What do Artificial Intelligence (AI), heat pumps and electric vehicles (EV) have in common? They are among the great hopes for a successful transition to a more sustainable future, and they need electricity – a lot of electricity.

Thanks to the adoption of new technologies like these electricity demand is booming and it is reshaping how we power everything from factories and vehicles to home appliances and heating systems.

High hopes, high electricity demand

The increase in demand and consumption will need to be matched by sufficient electricity capacity supply in the coming years. In 2022, on a global scale, the biggest sectoral increase in CO2 emissions came from electricity and heat generation, whose emissions were up by 1.8% or 261 Mt.1 As the global community has pledged to the common goal of decarbonizing and reaching net zero emissions by 2050, relying on these sources is not a viable solution. The transition towards sustainable power solutions is inevitable.

Against this backdrop, solutions that utilize renewable energy sources – such as wind and solar – hold immense potential to transform the global energy landscape and to satisfy the ever-growing hunger for energy. But in order to maintain the net zero goal, their expansion must increase from the current 3,000 gigawatts (GW) to over 10,000 GW in 2030, which corresponds to an annual average addition of 1,000 GW.2 This matches roughly to four times the entire installed wind power capacity across Europe in 2022.3

The latest World Energy Outlook describes an energy system in 2030 in which clean technologies play a significantly greater role than today. This includes almost 10 times as many electric cars on the road worldwide; solar photovoltaics (PV) generating more electricity than the entire US power system does currently; renewables’ share of the global electricity mix nearing 50% (up from around 30% today); heat pumps and other electric heating systems outselling fossil fuel boilers globally; and three times as much investment going into new offshore wind projects than into new coal- and gas-fired power plants.4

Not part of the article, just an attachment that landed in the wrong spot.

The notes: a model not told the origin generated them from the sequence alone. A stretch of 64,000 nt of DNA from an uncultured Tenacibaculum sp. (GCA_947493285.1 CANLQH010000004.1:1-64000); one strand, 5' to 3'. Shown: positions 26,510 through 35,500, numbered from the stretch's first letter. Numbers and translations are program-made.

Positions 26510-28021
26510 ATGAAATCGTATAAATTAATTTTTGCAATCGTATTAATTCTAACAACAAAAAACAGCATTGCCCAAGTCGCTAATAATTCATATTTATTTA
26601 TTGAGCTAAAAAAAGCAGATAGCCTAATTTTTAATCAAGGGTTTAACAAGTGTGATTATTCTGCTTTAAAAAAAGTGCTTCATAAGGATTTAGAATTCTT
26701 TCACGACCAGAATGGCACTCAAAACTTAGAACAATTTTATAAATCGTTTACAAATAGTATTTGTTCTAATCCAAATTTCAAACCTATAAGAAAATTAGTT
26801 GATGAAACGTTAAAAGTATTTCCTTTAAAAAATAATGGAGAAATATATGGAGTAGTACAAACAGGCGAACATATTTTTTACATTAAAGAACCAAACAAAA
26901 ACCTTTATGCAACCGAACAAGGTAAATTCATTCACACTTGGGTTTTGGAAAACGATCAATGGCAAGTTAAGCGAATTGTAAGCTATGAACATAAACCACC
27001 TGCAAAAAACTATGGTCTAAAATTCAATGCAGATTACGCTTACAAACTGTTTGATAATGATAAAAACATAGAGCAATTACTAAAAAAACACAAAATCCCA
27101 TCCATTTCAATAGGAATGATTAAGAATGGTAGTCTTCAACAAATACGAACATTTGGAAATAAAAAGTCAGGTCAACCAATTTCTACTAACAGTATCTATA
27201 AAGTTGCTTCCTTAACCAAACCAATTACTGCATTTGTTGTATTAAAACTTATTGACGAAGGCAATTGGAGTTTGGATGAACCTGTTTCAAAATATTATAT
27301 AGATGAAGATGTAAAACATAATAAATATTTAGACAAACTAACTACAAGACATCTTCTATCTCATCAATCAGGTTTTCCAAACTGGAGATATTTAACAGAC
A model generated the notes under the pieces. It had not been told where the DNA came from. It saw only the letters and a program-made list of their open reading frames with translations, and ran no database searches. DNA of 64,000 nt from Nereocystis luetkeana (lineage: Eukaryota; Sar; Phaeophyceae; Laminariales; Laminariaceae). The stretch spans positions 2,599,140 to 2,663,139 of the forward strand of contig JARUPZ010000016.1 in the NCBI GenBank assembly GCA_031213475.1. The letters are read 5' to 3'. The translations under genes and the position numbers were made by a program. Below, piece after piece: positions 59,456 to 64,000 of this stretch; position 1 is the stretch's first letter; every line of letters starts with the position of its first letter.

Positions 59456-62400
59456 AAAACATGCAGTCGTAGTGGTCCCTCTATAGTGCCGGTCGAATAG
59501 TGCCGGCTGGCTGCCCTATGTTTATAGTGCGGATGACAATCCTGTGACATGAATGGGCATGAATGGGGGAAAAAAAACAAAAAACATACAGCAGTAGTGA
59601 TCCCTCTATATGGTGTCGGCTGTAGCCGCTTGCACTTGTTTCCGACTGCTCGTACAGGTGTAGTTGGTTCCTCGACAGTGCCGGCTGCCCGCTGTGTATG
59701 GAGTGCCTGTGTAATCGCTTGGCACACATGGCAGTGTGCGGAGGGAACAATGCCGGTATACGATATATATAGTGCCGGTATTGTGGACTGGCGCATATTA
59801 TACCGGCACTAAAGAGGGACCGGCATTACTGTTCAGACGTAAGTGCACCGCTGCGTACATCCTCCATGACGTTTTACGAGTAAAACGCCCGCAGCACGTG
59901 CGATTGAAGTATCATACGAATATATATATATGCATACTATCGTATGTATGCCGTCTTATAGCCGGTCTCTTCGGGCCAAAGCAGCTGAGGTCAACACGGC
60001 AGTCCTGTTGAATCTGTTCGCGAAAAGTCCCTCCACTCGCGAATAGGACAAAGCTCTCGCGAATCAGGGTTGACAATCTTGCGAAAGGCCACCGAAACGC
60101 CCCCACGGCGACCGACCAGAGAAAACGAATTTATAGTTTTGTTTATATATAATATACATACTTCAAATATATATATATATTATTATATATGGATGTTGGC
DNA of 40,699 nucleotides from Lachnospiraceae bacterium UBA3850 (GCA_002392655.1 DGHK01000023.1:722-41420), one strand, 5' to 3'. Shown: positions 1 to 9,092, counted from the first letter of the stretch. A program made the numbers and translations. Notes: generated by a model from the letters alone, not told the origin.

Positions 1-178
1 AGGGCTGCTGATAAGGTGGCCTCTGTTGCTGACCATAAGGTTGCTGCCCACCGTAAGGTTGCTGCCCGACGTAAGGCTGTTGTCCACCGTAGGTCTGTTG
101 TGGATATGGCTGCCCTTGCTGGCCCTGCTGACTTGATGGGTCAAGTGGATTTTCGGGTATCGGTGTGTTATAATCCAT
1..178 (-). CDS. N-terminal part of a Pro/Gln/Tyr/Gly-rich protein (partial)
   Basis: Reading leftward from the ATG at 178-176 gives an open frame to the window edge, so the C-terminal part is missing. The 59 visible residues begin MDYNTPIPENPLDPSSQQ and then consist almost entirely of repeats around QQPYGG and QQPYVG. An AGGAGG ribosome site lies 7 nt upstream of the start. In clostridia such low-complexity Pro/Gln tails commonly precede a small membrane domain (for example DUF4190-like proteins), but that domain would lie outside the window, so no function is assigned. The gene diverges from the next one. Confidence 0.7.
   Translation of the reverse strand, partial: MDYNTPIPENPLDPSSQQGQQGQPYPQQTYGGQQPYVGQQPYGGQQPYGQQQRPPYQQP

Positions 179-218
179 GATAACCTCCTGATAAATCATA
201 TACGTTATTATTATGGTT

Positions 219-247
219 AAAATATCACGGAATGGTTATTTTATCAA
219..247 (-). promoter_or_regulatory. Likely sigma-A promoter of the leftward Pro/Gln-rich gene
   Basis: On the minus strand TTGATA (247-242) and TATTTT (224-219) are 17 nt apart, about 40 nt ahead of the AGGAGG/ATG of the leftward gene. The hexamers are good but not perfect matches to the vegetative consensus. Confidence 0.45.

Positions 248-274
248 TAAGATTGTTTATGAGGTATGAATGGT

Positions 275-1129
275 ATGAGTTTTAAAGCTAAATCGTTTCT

To Venus and back

But the production of the needed electricity is just one side of the equation. The second – equally important – side is the transfer of energy to where and when it is needed.

Grids have formed the backbone of electricity systems for more than a century, delivering power to homes, factories, offices and hospitals – and their importance is only set to rise. However, the traditional power grid – designed for centralized energy production and distribution – faces challenges in accommodating the intermittent nature of the increasing renewable sources.

To accommodate growing demand for electricity and reach national goals, the International Energy Agency estimates that a total of over 80 million kilometers of grids will need to be added or refurbished by 2040 – approximately the same length as the existing global grid5 Just to put this in perspective: this roughly equals the distance from Earth to Venus and back.

The need to keep up the pace

However, new wind and solar farms are being set up at a faster pace than the energy that can be channeled by utilities into the current grid networks. They first require significant upgrades and new equipment to ensure a resilient grid that protects energy supply against extreme weather conditions and to accommodate the increasing communication network complexity. For example, a new grid infrastructure often takes 5 to 15 years to complete, compared with 1 to 5 years for new renewables projects.

Investments in the global electricity grids need to average around USD 600 billion annually through 2030 to get on the net-zero trajectory. This would be almost double the current investment levels, at around USD 300 billion per year.6 Currently, we see action/funding plans laid out across the world to accelerate and support this journey – e.g. the European Net Zero Industry Act and the US Inflation Reduction Act.

Getting a grip of the grid

US infrastructure developer MasTec – a Fortune 500 company – focuses a major part of its business on both sides of the energy equation: the company is the 3rd largest specialty contractor and one of the leading renewables contractors in North America7, with expertise in solar, wind and biomass, hydrogen, carbon capture, waste-to-energy and biogas. At the same time it’s also a leading infrastructure construction company specialized in building underground and overhead distribution systems including power lines, trenches, conduits, but also cables and cell towers.